Clinical depression affects all aspects of our lives, most notably our moods, interactions and personal relationships. While some patients become hypersexualised, the majority reports a decline in sexual interest. However, some manage to maintain a healthy sex life.
Whether the lack of sexual interest is chemical or psychological is not clear as this forms part of a relatively new field of study.
Self-esteem determines how we choose to express ourselves sexually and with whom we choose to do so. Sex in a healthy relationship can be a physical expression of your love for your partner, but – if they suffer from depression and need your love the most at this time – sex may very well be the last thing they want.
If you are a partner of someone with depression, be patient. Although they’re not tied up to hospital machines or visibly in physical pain, your partner is in great emotional pain. No two days are the same. Be reassured that the mood swings will stabilise with medication and therapy as they grow more self-aware. Remember that this state of depression will pass.
Find intimate things to do together instead of sex, such as taking a candle-lit bath together, slow dancing and – if they’re up to it – mutual masturbation. Don’t rush the process. Everyone needs to take their own time to understand, accept and then deal with their depression.
Seeking professional help goes a long way in one’s recovery process, but it isn’t cheap.
There are some nongovernmental organisations that provide counselling, but that alone may not be sufficient. Psychiatrists prescribe medication, while psychologists monitor and assess your behaviour while on medication, or they are simply there for you to confide in if you’re not on medication. If you are unable to afford a psychiatrist and psychologist, speak to your doctor about possible prescription medication. Take your treatment as prescribed.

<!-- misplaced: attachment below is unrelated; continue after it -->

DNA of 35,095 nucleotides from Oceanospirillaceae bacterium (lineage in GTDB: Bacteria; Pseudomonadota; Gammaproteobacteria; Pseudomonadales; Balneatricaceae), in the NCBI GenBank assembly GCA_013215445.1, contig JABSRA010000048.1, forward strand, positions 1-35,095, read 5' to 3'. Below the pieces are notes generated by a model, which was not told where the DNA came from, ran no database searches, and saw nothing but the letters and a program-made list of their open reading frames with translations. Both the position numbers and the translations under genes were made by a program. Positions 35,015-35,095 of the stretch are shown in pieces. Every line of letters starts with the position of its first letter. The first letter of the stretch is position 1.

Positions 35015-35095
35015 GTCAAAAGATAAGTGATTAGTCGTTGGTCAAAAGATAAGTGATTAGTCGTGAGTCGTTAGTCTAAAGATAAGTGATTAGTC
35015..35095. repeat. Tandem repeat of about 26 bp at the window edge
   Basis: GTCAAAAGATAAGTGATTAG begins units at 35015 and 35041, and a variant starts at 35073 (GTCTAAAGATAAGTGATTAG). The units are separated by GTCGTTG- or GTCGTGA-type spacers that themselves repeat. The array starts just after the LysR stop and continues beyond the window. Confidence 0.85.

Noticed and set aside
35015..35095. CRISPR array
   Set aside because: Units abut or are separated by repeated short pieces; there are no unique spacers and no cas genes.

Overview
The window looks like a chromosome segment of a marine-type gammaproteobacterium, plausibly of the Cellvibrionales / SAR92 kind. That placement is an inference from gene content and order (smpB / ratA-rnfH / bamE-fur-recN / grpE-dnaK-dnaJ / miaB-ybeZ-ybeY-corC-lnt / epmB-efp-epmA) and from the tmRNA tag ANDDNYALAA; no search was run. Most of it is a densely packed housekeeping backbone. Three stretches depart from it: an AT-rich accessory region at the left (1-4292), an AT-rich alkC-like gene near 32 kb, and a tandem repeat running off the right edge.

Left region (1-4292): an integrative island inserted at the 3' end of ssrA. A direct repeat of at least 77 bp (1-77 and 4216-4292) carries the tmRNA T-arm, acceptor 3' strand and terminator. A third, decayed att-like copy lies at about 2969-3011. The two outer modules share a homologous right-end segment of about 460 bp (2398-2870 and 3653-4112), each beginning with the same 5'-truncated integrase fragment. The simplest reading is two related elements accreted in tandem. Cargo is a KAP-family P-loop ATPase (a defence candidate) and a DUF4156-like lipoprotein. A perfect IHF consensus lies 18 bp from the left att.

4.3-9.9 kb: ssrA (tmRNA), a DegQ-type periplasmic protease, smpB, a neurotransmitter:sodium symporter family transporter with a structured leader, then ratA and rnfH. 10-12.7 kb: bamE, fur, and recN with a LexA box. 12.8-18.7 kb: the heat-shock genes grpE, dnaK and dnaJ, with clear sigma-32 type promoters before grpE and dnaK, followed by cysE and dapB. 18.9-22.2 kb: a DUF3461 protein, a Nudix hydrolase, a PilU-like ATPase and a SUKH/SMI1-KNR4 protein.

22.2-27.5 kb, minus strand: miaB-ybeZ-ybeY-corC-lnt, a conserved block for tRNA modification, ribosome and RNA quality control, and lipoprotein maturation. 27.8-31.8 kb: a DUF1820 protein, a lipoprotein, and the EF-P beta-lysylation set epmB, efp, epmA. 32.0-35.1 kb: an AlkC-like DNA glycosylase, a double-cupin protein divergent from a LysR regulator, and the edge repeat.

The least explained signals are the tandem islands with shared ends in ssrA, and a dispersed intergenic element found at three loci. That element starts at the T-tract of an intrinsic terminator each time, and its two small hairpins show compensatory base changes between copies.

Reduce your alcohol intake – alcohol is a depressant and, when consumed in excess, works against your treatment. Some treatments may reduce your sex drive or even affect your ability to reach orgasm.
Because this field of study is still at an early stage, most practitioners will tell their patients that treatment is a process that involves trial and error with each individual, and that the recovery process requires patience.
The most important thing for a practitioner to do will be to stabilise your mood and eradicate suicidal thoughts. Addressing the depression should be the top priority. Once your mood is more stable and you’re finding that your sex drive or erection strength still isn’t what it used to be, consult your health practitioner.
There are a number of options available to you, such as reducing or increasing your current dosage, changing your medication altogether or even going on to hormone supplements.
Light exercise a few times a week will release endorphins, which positively interact with the receptors in your brain. So, not only does exercise result in body strength, it boosts self-confidence and releases “feel-good” chemicals in the brain.
Depending on the severity of the depression, a healthy, balanced diet and routine can encourage healing.
Communication with your partner is crucial. Tell them how you’re feeling and always keep them informed to generate realistic expectations from them.
Be patient with yourself during your recovery. Depression is serious.